The long-term migration of cable networks to an all-IP infrastructure is having a profound impact on the gateway. Traditionally, an IP data-and-voice device, the gateway is maturing into a robust, integrated unit that will connect every cable service to every device in the home reliably.

Vendors are at the heart of this transformation, and Communications Technology spoke to three — ARRIS (Booth 2802), Motorola Mobility (Booth 2812) and SMC Networks (Booth 608)  — to understand how trends in home networking are impacting gateways.

Multimedia over Coax Alliance (MoCA)

In the cable industry, MoCA is gaining traction as the video network in the home. All three vendors offer gateways that support MoCA connections. “Cable operators are using the coax runs in home to ensure that there’s a high-quality video connection between the gateway, which terminates the HFC RF, and an IP set-top in the home,” explains Charles Cheevers, ARRIS’ CTO for CPE products. With MoCA, “operators have a very high-quality, high bit rate connection to move IP video reliably to an IP set-top box.”

Tom Dunleavy, senior director/Marketing and Product Management at Motorola Mobility, noted MoCA helps cable operators provide subscribers with a “better user experience” by delivering IP video to the TV. “There’s optional video that you could bring in through your IP connection on the gateway. It could be online video, managed video, or unmanaged video like Netflix,” he adds.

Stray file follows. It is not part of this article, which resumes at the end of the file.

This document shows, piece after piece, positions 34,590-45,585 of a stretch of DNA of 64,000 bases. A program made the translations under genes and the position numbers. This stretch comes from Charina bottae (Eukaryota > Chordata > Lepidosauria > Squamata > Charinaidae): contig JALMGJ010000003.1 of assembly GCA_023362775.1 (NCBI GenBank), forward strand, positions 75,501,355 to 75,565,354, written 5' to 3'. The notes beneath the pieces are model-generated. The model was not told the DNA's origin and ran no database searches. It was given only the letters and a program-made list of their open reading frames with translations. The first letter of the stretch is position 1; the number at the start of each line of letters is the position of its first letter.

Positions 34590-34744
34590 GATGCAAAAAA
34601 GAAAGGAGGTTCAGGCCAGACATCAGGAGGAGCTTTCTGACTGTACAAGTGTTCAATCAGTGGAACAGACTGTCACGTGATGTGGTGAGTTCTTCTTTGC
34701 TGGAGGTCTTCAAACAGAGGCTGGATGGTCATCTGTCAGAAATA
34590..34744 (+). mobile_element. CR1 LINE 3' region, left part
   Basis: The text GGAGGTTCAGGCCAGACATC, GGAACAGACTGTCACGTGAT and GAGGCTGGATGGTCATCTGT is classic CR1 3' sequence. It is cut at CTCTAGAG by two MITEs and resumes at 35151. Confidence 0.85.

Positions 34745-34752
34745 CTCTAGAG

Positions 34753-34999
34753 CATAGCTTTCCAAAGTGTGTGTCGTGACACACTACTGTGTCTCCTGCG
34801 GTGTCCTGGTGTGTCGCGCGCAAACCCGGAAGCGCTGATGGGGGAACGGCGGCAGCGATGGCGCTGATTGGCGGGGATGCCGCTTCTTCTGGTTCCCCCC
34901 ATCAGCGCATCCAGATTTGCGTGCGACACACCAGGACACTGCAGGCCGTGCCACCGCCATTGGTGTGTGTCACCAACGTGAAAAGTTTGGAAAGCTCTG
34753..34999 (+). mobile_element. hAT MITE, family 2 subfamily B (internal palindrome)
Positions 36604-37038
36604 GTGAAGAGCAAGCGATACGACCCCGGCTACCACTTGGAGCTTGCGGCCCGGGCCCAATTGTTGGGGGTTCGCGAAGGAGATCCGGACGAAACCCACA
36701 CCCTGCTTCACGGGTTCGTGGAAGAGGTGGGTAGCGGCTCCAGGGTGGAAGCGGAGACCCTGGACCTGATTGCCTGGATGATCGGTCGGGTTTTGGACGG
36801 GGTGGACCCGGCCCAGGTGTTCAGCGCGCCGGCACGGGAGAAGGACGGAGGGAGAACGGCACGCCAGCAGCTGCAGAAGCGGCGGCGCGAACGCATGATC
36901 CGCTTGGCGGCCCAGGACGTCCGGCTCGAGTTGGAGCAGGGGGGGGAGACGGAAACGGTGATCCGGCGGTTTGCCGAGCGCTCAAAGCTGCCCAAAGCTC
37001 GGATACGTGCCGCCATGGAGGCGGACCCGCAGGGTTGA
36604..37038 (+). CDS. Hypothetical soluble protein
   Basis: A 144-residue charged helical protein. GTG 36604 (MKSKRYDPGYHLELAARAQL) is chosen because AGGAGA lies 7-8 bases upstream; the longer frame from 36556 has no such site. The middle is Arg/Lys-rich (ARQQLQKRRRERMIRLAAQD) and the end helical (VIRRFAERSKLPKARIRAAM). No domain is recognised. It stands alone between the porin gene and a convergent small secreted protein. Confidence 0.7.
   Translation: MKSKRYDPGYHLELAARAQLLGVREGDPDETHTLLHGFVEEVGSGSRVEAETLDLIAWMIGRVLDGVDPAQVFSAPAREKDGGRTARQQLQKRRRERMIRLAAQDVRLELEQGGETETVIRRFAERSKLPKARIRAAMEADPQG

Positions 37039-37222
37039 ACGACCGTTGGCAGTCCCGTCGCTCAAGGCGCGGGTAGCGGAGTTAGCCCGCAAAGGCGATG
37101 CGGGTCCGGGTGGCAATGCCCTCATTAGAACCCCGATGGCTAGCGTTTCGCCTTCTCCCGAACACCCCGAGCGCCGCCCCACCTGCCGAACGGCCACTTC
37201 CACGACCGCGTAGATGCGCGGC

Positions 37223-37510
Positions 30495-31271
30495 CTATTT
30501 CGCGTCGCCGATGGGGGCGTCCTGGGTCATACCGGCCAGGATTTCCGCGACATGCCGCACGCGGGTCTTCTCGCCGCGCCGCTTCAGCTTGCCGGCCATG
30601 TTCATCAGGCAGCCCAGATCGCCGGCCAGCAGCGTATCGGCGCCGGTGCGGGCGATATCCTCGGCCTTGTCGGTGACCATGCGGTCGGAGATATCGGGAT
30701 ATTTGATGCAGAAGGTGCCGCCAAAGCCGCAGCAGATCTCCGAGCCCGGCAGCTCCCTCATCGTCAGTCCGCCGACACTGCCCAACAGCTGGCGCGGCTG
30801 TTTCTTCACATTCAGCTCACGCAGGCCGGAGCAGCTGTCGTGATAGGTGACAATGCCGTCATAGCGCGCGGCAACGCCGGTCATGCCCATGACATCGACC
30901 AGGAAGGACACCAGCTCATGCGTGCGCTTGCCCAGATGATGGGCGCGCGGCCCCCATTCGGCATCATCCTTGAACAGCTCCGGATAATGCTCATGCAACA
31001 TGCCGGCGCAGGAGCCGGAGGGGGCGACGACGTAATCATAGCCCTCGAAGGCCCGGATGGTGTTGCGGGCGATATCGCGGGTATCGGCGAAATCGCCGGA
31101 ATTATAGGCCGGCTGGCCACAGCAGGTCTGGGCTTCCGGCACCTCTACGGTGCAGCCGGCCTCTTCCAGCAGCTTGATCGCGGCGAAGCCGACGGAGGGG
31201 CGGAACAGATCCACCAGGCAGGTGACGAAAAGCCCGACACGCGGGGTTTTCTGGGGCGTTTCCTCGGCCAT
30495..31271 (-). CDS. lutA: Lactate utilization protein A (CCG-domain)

Robust Wi-Fi

Vying with MoCA for domination of the home network is Wi-Fi. Gateway makers aggressively are improving the robustness of their products’ Wi-Fi support. “The Wi-Fi that has been deployed hasn’t been strong enough to promote the type of user experience the industry needs to reduce churn and reduce costs,” notes Dunleavy.

All three vendors are adding dual-band concurrent radios to some gateway models. These will support simultaneous communications with legacy devices that operate at 2.4 GHz  and new devices like tablets that use 5 GHz. Other improvements include the addition of beam forming; higher output power; and implementation of the 802.11g and eventually 802.11ac specification, which has the potential to increase wireless data throughput to 1 Gbps. These enhancements extend Wi-FI’s range in the home, improve its reliability and increase throughput.

Home Security and Automation

One low-power, low-bit-rate protocol gaining entrée to the home network is ZigBee. This protocol has become popular as cable operators add home security and automation to their offerings. ARRIS has integrated ZigBee into some of its gateway models, and Motorola has the protocol on its roadmap for the future.

SMC Networks has taken a somewhat different approach. Integrating a private Wi-Fi network into gateways “makes the home security installation process more efficient,” comments Michael Jablon, vice president/Product at SMC Networks. “Cable operators will have a single box that acts as a cable modem, Wi-Fi router and security gateway.”

This private Wi-Fi functionality is enabled by the addition of multiple Service Set Identifiers (SSIDs). “These are separate, hidden and protected SSIDs,” says Jablon of SMC’s gateways, adding that they meet strict UL certification requirements for home security. ARRIS and Motorola also have integrated additional SSIDs into their products.